Failing Grade in LGBT Health
Can a doctor learn everything he or she needs to know about LGBT health in just five hours? Because that’s how much time it’s estimated that many major medical schools in North America are devoting to these lesbian, gay, bisexual and transgender patient issues.
The Journal of the American Medical Association (AMA) recently published a staggering new report based on surveys of nearly 200 schools in the U.S. and Canada, noting that as many as one-third of the schools don’t even mention LGBT health issues at all in the classroom. HIV and AIDS treatment and prevention, mental health and sex-change surgery all seem to get failing grades when it comes to training future doctors in the treatment of patients within the LGBT community.
The AMA admits that while most students are trained in asking men if they have sex with men, women or both, the conversation usually stops there with little conversation about what comes next related to HIV and AIDS specifically. Lesbians are also out of luck, often denied essential gynecological tests that screen for cervical cancer and other diseases simply because doctors may not think they need them.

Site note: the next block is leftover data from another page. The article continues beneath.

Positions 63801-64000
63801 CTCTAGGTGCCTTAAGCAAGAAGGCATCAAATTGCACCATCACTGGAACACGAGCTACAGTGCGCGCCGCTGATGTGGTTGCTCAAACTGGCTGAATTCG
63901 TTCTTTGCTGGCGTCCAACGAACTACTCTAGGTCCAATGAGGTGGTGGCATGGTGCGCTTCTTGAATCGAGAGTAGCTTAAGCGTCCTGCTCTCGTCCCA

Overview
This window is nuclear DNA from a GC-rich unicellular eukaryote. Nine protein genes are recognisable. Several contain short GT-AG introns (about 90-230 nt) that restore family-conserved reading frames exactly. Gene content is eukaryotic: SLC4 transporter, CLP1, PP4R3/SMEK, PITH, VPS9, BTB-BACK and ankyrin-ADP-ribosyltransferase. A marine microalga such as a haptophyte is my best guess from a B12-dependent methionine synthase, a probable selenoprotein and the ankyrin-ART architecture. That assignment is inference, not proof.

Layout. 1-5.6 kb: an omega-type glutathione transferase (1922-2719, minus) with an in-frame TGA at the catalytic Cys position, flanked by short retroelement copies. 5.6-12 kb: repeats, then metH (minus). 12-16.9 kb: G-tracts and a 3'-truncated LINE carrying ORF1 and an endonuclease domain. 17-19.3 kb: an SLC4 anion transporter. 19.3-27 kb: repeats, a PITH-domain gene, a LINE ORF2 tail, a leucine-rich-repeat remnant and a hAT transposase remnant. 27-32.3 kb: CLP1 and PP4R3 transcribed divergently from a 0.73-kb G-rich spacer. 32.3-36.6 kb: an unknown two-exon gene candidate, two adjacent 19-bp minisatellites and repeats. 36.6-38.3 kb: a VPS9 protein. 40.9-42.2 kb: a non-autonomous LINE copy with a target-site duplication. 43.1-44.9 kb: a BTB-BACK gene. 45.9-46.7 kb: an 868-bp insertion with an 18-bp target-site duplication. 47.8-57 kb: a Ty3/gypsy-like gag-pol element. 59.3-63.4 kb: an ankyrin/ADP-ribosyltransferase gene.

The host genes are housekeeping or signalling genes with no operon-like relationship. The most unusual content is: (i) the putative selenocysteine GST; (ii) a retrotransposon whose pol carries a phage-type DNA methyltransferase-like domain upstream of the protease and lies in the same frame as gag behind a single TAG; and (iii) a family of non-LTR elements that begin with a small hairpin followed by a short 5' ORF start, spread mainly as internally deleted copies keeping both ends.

In reality, what should concern these medical schools is the rate of depression and suicide within the LGBT community, as well as the lack of preventative care that can lead to serious, potentially fatal diseases at all ages. Lesbians, for example, may be at higher risk for obesity and breast cancer, according to the report, but often don’t receive the same care as heterosexual women. And gay men also have unique needs, as do transgender patients who are likely using hormones.
If you have questions about your own health, vital information and resources are available. Click here for the The National Coalition for LGBT Health. And in Philly, click here for the Mazzoni Center.